REFLEX BENEFITS OF MISSIONS. From time to time some writers in magazines or papers discuss at some length the reflex influences of missions upon the people who originate them, in commerce, literature, or science. It is impossible to give a catalogue of separate volumes of a purely scientific character written by missionaries. The Roman Catholic missionaries have furnished a good share of these. Protestant missionaries have been the peers of any in some of the works they have written. Ebenezer Burgess, an American Board missionary, prepared a Text-Book of Hindu Astronomy, which the American Oriental Society valued so highly as to translate and publish in three hundred and fifty-eight pages of one of their volumes. Missionary Hoisington, of Ceylon, wrote a book, called the Oriental Astronomer, which the Calcutta Review said "laid the scientific world under no small obligation.” Mason's Burma is known in that country as the cyclopedia of knowledge on all things Burmese. Dr. Francis Mason prepared it himself, and it was printed by the Baptist Mission Press at Rangoon. The government adopted it for its colleges, and on Dr. Mason's death bought it of his estate, and it is still kept in the government service, revised from time to time. Its comprehensive character may be seen in part from the unquotably long title-page.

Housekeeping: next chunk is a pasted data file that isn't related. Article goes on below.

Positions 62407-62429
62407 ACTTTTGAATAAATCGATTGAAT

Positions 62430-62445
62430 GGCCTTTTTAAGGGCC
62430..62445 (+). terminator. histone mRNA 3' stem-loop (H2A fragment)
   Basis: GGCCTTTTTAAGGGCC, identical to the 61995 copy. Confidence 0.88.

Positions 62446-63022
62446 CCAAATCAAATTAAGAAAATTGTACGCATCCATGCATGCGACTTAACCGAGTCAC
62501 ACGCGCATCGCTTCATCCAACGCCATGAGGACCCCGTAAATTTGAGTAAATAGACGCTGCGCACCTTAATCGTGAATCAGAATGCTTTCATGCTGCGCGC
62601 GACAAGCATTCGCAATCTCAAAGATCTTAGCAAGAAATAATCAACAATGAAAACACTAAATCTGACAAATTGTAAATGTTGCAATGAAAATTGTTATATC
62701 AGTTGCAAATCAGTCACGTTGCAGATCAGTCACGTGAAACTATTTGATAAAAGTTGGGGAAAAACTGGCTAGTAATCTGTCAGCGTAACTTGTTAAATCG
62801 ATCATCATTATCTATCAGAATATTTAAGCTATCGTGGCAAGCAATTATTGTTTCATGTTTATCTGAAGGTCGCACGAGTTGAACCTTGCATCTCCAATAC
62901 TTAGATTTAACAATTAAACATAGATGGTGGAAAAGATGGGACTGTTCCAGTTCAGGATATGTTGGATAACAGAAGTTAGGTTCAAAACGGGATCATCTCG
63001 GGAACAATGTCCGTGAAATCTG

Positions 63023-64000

Scores of titles of strictly scientific works by missionaries lie before us while we write, and that exclusive of those relating to philology. If we include language literature we would require a large volume merely to quote titles. The American Board missionaries alone have converted into written languages sixteen previously unwritten tongues. Include folklore, and one would need another volume for the index of titles only. The Spectator, of London, said, not a great while since, that “no class of men on earth, except German professors, would attempt to rival English missionaries in linguistic attainments. There are men among them in dozens as familiar with the folklore of out-of-the-way tribes as Professor Darmsteter is with the folklore of the Semitic peoples, and others who have mastered thoroughly the so-called “impossible' languages—learned Chinese and popular Cingalese."

In the department of ethnology no class has contributed more data. Smithsonian Contributions to Knowledge, vol. xvii, is devoted to “Consanguinity and Affinity of the Human Family,” and is by no less learned an author than Lewis H. Morgan. It is one of the very bulky and elaborate volumes of the learned world. In making his acknowledgments of the parties to wbom he is indebted for his facts Mr. Morgan says: “Without intending to discriminate in the least amongst the number of those named in the tables I desire to mention the fact that much the largest